I read Nick Hornby's novel about Rob, the Holloway record shop owner many years ago. His constant re-cataloging of his personal record collection, and his 'top 5' lists was a source of amusement; we've all come across someone like that. His relationship with women, and in particular Laura the woman he loves, is much more complex than his relationship with the vinyl. Frankly, he's not that likeable a character, and I did wonder quite how it would work as a musical. Played by the excellent Oliver Ormson, who is on set pretty much the whole time, Rob eventually comes across as rather endearing.
Unlike the film, which moved the action to the Chicago, this production at the new Turbine Theatre in Battersea, has restored the story back to North London. The shop is staffed by Barry and Dick both part-timers, who nonetheless turn up every day, and a cast of regulars who come to chat, share their vinyl snobbery, but never buy much. As sung by Rob, it's a business with "zero growth potential" but he wouldn't have it any other way.
Rob’s tells the story to us, letting us into what's going on in his life and in his head. Playing opposite him is Shanay Holmes who is excellent as Laura. She brilliantly portrays the conflict between still being in love with Rob, but also badly hurt by his unfaithfulness. Her revenge fling with guru Ian, the man who handled Kurt Cobain's intervention, seemed a strange choice for the level headed lawyer. It does provide one of the funnier moments, when there's an observation that the intervention clearly hadn't gone that well!
The songs are a mixture of styles with rock, pop, R&B, soul, folk, heavy metal, country and rap featured. There is even a visit from “Bruce Springsteen”. The rest of the cast support the two leads superbly and the orchestra move with ease through the different genres.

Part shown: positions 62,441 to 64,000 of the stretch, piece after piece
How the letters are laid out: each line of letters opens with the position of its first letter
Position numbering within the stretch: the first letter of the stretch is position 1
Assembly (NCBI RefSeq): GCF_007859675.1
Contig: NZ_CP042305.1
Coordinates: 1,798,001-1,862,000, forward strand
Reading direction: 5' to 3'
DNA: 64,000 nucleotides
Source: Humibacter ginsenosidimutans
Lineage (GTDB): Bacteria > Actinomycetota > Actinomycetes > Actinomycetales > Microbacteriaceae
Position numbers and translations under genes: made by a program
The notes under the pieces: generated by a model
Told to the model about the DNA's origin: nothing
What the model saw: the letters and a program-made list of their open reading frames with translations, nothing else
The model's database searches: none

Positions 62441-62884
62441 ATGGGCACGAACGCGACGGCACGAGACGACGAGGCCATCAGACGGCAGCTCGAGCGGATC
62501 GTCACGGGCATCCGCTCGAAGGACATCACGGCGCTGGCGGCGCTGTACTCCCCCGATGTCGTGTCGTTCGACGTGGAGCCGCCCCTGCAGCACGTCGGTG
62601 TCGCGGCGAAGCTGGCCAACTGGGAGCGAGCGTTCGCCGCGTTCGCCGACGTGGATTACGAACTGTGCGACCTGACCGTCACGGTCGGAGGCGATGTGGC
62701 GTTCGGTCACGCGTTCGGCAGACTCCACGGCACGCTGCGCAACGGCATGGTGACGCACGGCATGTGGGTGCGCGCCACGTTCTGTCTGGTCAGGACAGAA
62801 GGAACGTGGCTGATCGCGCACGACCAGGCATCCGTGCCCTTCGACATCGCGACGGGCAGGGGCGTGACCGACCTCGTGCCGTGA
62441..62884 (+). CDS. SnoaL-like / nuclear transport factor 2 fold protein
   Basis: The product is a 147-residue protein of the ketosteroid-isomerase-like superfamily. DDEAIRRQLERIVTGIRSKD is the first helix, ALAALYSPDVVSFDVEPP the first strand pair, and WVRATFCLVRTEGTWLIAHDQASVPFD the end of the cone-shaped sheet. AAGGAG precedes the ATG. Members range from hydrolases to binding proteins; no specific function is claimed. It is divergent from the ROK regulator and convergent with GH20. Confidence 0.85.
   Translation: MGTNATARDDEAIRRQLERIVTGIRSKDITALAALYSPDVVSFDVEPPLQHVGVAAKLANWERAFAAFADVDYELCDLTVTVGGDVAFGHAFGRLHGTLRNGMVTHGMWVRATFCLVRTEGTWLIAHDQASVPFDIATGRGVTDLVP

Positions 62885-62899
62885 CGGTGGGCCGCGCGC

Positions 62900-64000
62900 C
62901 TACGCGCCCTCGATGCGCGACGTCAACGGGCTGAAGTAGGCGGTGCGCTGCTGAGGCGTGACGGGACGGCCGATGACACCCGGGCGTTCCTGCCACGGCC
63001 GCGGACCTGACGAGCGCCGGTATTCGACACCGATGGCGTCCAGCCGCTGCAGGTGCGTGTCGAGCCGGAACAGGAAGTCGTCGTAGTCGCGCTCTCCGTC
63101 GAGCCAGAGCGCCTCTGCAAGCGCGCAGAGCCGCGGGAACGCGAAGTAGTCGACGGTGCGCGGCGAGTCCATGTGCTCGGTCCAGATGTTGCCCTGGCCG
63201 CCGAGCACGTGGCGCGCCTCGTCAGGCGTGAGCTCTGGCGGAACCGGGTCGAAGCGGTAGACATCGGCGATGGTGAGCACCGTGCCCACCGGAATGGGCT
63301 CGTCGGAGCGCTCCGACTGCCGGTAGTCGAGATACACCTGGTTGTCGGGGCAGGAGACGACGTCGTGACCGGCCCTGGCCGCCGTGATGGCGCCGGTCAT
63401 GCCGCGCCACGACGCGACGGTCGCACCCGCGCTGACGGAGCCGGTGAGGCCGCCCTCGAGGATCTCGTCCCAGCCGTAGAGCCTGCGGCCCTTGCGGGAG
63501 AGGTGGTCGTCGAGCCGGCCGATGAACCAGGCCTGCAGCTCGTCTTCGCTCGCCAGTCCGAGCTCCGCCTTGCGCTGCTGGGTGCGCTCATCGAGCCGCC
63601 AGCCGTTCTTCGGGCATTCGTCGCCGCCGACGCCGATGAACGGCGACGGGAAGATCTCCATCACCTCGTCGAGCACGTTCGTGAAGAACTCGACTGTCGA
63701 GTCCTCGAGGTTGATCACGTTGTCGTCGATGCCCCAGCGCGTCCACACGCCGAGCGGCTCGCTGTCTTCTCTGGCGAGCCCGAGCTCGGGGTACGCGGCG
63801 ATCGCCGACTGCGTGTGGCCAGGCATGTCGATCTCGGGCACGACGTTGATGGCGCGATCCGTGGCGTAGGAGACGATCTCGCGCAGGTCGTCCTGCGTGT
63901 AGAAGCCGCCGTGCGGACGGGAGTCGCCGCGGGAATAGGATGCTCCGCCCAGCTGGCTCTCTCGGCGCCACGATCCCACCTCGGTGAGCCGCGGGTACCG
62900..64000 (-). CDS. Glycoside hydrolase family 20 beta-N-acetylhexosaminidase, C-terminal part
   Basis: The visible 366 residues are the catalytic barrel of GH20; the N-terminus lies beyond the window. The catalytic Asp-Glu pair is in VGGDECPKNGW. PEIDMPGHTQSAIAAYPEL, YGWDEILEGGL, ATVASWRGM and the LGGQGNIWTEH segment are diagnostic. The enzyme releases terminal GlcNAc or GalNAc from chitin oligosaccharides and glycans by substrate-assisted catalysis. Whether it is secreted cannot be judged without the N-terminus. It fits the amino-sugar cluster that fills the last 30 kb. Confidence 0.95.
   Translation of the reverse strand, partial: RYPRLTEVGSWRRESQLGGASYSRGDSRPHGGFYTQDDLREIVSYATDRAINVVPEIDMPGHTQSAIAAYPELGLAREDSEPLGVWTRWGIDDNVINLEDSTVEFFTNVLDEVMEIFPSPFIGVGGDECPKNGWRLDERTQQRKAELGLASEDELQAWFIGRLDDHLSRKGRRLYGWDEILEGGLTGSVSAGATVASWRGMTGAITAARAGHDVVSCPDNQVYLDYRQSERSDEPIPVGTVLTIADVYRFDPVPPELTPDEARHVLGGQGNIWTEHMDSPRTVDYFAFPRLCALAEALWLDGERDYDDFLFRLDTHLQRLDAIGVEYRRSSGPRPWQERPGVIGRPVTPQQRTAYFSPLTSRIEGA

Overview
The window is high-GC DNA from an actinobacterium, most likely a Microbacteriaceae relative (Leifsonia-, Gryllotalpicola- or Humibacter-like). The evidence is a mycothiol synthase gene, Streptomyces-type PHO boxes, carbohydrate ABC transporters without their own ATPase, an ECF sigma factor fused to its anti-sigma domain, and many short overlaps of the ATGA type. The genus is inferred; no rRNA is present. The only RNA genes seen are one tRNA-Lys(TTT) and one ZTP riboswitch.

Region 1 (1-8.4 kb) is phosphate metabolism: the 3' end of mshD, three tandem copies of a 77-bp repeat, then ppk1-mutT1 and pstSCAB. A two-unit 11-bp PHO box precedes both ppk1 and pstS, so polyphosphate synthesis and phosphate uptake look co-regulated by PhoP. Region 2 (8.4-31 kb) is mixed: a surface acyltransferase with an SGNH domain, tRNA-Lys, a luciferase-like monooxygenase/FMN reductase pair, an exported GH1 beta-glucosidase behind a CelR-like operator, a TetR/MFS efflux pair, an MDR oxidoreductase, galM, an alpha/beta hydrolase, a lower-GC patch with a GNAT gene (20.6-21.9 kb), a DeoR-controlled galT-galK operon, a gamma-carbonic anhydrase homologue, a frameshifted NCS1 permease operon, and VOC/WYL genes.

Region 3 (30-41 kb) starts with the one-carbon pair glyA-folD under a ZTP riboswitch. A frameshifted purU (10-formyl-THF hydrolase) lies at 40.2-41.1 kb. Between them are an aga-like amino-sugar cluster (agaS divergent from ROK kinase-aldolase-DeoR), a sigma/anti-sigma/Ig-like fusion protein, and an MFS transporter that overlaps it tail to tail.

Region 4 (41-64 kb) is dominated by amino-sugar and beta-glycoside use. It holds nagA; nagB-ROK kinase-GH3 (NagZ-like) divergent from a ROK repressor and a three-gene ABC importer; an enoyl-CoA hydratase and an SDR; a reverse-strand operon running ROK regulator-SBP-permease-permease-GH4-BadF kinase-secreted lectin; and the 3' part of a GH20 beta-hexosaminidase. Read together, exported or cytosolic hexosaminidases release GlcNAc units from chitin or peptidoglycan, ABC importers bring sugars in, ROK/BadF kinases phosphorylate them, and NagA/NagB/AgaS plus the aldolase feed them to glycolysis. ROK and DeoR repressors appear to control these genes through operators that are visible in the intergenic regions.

As the musical draws to a conclusion, new romances and friendships are formed, and Rob realises that Laura, far from not making it to into his 'top 5 breakups', is actually the number 1 and that he has to change.
To be honest, I didn't have high expectations of High Fidelity, but really enjoyed this energetic and entertaining show. We even got to rifle though the pile of old vinyl left by our seats as if we were in Rob's shop in Holloway. The muffled rumble of the trains running overhead the converted railway arch only added to the atmosphere of the slightly seedy shop. Highly recommended for a fun night out.
This revived part of Battersea is turning into a vibrant part of South London. There's Battersea Brewery next door which has a very good taproom selling a good selection of wine alongside the beers. There are several excellent restaurants including: Cinnamon Kitchen, Mother, and a branch of Brindsea where we ate post show. A great spot for locals and worth a visit if you aren't so local.
HIGH FIDELITY THE TURBINE THEATRE
WRITTEN BY DAVID LINDSEY-ABAIRE WITH MUSIC BY TOM KITT & LYRICS BY AMANDA GREEN DIRECTED & CHOREOGRAPHED BY TOM JACKSON GREAVES BASED ON THE NOVEL BY NICK HORNBY 21 OCTOBER – 7 DECEMBER 2019 The Turbine Theatre, Arches Lane, Circus West Village, London, SW11 8AB https://www.theturbinetheatre.com/